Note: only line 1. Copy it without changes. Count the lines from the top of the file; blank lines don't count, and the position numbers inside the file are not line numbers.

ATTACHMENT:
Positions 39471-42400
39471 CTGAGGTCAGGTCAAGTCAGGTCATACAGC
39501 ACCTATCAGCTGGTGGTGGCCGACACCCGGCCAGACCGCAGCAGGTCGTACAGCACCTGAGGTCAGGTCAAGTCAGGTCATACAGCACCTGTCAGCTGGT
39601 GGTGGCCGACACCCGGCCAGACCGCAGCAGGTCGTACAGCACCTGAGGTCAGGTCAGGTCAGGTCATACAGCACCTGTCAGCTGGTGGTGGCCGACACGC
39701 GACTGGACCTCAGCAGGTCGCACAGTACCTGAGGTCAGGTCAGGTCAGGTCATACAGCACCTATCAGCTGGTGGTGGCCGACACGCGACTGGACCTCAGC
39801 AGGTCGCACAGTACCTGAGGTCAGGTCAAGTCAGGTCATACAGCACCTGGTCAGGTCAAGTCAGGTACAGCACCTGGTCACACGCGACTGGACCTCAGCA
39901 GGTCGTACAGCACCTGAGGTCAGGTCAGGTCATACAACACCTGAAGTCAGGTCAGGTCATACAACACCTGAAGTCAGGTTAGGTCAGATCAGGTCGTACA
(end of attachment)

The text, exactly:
Positions 39471-42400